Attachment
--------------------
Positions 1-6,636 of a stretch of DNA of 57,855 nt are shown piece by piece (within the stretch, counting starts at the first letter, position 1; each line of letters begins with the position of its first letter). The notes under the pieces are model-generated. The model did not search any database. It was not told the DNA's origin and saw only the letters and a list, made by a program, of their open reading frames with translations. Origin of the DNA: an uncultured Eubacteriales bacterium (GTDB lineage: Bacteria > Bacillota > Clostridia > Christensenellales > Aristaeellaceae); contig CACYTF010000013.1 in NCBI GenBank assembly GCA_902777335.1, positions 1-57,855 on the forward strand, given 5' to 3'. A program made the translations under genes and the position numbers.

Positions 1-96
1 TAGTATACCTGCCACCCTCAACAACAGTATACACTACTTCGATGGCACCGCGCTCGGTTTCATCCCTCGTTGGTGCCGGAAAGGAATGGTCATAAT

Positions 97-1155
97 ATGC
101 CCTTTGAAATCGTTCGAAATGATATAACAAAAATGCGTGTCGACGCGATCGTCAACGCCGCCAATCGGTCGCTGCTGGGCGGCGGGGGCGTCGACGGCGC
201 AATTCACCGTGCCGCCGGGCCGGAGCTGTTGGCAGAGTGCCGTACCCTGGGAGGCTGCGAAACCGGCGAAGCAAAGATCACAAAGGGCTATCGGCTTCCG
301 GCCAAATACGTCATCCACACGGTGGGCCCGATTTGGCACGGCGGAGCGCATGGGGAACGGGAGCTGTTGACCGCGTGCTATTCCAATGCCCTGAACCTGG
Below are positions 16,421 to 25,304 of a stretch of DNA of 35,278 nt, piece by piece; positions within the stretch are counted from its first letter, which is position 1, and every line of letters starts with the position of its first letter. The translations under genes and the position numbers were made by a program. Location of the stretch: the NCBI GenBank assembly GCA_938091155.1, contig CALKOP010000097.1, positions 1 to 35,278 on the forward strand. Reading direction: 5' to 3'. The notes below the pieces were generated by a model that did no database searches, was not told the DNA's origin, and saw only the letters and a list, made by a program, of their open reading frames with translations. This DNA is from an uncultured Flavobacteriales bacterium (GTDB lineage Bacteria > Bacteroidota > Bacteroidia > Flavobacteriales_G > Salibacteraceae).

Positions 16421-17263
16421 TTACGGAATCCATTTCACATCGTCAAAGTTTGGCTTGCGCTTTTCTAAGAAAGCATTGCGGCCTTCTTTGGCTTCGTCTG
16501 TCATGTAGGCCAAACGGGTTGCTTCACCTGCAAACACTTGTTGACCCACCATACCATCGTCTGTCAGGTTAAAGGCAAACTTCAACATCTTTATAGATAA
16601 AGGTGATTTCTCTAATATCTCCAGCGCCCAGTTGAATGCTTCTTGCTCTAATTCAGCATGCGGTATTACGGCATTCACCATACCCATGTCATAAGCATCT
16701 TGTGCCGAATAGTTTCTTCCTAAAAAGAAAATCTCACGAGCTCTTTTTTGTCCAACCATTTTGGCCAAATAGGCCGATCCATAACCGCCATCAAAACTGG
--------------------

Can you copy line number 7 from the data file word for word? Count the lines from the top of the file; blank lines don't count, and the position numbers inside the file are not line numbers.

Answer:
201 AATTCACCGTGCCGCCGGGCCGGAGCTGTTGGCAGAGTGCCGTACCCTGGGAGGCTGCGAAACCGGCGAAGCAAAGATCACAAAGGGCTATCGGCTTCCG